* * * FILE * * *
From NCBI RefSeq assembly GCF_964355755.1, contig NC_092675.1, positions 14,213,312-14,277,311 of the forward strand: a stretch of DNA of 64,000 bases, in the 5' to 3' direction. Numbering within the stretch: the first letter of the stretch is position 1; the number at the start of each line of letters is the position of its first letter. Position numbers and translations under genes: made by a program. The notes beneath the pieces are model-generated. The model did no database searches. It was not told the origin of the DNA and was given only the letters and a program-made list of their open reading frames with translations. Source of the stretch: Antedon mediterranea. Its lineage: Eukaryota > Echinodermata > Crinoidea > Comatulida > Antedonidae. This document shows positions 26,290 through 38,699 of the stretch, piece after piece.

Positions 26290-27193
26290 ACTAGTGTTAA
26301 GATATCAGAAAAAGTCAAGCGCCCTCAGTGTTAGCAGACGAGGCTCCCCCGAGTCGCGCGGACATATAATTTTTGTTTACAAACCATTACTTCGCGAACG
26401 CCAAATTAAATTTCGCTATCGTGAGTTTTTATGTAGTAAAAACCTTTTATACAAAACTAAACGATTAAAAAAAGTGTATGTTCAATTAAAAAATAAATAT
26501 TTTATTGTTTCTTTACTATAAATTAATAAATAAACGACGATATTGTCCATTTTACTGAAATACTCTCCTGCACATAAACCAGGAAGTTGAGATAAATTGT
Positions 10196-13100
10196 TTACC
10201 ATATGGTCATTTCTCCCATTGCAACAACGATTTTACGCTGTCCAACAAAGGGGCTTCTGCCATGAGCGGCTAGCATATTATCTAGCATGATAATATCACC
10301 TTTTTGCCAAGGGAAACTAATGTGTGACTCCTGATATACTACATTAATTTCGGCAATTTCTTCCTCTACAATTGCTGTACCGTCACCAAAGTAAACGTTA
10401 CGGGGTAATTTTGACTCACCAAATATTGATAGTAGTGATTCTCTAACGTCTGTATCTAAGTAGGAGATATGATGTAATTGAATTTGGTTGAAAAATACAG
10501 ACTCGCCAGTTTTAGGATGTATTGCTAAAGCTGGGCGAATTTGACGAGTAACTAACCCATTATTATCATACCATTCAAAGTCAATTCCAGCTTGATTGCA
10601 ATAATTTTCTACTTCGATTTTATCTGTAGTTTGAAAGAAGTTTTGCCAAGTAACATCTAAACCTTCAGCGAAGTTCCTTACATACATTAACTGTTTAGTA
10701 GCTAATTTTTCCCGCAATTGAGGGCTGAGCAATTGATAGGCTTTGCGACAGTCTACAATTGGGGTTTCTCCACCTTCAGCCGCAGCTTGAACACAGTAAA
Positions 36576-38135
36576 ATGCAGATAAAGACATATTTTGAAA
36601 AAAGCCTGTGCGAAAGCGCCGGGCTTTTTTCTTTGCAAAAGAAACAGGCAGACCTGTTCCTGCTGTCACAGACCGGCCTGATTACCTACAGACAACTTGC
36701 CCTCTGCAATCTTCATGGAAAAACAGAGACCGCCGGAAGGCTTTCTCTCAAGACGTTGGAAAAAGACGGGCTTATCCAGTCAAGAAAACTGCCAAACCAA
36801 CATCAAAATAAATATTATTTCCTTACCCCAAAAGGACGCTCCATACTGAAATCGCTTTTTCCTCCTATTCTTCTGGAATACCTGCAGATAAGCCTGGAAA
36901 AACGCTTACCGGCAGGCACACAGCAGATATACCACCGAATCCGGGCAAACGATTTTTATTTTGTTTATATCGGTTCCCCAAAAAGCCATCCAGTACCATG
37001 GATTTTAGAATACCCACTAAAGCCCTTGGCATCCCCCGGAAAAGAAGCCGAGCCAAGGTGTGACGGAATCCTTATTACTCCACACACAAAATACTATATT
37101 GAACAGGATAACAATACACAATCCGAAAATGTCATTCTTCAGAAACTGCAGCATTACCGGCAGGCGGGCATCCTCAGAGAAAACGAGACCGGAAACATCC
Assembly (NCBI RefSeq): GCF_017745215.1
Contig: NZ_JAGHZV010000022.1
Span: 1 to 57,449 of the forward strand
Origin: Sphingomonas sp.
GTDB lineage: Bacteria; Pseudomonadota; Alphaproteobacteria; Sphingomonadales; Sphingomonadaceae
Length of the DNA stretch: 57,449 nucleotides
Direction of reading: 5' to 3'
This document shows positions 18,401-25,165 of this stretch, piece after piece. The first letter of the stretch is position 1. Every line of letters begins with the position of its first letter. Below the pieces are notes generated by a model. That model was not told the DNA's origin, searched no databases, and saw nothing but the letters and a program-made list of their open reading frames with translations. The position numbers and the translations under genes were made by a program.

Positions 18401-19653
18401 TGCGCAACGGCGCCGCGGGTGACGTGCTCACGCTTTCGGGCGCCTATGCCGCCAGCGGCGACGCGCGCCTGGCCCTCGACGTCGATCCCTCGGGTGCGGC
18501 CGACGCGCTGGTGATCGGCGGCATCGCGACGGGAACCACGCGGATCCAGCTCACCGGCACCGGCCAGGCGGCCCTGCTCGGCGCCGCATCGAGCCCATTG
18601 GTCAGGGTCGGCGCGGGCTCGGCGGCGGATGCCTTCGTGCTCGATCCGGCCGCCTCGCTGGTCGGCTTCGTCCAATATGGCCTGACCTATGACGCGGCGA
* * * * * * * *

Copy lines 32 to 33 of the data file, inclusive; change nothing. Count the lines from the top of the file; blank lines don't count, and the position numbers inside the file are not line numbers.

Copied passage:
18401 TGCGCAACGGCGCCGCGGGTGACGTGCTCACGCTTTCGGGCGCCTATGCCGCCAGCGGCGACGCGCGCCTGGCCCTCGACGTCGATCCCTCGGGTGCGGC
18501 CGACGCGCTGGTGATCGGCGGCATCGCGACGGGAACCACGCGGATCCAGCTCACCGGCACCGGCCAGGCGGCCCTGCTCGGCGCCGCATCGAGCCCATTG